Researchers are working on a mechanism that would provoke human antibodies to clear out destructive protein buildups in the brain.

For almost two decades, most Alzheimer’s research and pharmaceutical company investments have targeted the clumps of beta-amyloid plaque that collect between neurons in the brains of Alzheimer’s patients. But that approach has proven expensive and unfruitful.

Many scientists now believe that the cause and development of Alzheimer’s is considerably more complex, so they have shifted to other targets. Some are focusing on treatments designed to clear out one of the other biomarkers of of the disease: tangles of tau protein that spread throughout the brain.

Other researchers are zeroing in on what’s known as “neuroinflammation,” an age-related, chronic condition tied to overactive immune cells in the brain. One firm working in this area is INmune Bio, of La Jolla, Calif. Its researchers believe that a sustained abnormal immune response isn’t a consequence of degenerating brain neurons, but rather a cause of cognitive decline.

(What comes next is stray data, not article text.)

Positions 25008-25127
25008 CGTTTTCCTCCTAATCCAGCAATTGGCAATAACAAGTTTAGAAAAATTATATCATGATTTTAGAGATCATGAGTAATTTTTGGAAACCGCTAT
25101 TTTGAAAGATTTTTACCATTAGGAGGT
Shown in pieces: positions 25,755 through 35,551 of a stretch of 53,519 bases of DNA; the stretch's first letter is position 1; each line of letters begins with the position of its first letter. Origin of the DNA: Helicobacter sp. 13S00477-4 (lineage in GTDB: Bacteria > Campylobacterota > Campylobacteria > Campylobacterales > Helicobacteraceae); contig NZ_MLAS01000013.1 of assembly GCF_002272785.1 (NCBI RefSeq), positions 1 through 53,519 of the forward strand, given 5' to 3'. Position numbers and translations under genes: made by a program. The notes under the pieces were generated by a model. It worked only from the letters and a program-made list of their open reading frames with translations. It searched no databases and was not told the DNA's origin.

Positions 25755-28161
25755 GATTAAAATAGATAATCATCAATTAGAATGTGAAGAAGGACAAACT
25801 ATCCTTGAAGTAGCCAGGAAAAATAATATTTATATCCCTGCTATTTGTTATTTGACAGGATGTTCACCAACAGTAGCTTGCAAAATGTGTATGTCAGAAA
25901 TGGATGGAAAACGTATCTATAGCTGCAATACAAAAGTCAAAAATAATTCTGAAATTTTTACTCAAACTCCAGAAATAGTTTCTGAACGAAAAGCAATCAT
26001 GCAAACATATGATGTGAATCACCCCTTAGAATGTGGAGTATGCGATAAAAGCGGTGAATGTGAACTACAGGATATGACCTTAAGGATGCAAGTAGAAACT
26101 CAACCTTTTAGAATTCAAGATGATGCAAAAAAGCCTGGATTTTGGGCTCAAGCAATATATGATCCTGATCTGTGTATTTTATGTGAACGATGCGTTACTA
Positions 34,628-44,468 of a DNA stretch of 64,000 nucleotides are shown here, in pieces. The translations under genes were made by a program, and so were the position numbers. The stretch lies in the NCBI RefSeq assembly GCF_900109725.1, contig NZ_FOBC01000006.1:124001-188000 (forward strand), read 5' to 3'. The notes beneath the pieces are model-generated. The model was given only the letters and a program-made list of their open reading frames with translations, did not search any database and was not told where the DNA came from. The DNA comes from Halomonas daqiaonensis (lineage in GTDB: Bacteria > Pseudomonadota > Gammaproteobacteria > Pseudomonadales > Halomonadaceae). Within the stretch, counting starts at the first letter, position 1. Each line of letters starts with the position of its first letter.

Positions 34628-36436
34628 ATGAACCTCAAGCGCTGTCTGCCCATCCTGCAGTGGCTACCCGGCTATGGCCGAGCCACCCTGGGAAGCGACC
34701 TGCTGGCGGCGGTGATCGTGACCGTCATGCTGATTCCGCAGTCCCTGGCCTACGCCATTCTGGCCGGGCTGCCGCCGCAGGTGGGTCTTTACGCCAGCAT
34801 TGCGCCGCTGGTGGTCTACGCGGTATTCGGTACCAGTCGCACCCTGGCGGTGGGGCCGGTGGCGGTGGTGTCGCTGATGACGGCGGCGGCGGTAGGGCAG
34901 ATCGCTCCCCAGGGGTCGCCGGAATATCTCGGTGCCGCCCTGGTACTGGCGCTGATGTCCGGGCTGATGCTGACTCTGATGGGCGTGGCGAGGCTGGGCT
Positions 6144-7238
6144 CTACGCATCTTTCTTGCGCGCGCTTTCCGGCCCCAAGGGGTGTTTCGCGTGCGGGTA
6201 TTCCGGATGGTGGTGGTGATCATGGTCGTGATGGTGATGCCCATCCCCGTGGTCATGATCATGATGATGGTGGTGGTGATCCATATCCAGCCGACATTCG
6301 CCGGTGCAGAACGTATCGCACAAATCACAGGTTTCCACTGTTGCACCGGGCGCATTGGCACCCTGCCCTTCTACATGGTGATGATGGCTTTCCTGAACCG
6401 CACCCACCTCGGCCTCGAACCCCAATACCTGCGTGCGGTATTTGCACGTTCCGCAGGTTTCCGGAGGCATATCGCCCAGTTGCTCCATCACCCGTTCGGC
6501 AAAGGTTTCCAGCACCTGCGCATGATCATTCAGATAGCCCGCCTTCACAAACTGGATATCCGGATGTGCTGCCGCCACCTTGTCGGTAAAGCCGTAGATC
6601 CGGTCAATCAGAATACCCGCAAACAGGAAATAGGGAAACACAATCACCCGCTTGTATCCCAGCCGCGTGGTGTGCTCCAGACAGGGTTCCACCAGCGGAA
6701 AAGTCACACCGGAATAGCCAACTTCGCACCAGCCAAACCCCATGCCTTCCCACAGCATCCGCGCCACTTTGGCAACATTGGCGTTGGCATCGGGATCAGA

R.J. Tesi, the company’s CEO, thinks Alzheimer’s has more to do with chronic inflammation that comes with aging than with amyloid plaque. “We believe all the focus on amyloid was really unfortunate because it consumed the field for twenty years,” he says.

Instead, he contends that the key is to target the brain’s innate immune system and develop a treatment that “reprograms” cells that are overactivated. “Complex diseases require combination therapies,” Tesi says. “We feel that what we’re doing will be in the mix of everybody’s combination therapy for Alzheimer’s.”

He says a clinical trial is under way and he hopes that by later this year, scientists will be able to measure if INmune Bio’s drug can normalize the immune systems of patients.

Developing a Vaccine

Perhaps nothing excites the public more than the prospect of an Alzheimer’s vaccine, and researchers are working on a mechanism that would provoke human antibodies to clear out destructive protein buildups in the brain.

Several research projects have reported progress on this, although they’re largely in the early stages of testing. One of the more advanced is an effort by United Neuroscience, a biotech company in Dublin, Ireland. It’s spearheaded by lead researcher Chang Yi Wang and her daughter, CEO Mei Mei Hu.

Last year, United Neuroscience disclosed positive results in small human clinical trials. Nearly all of the patients responded, without serious side effects, to a vaccine treatment that reduced the accumulation of beta-amyloid plaque.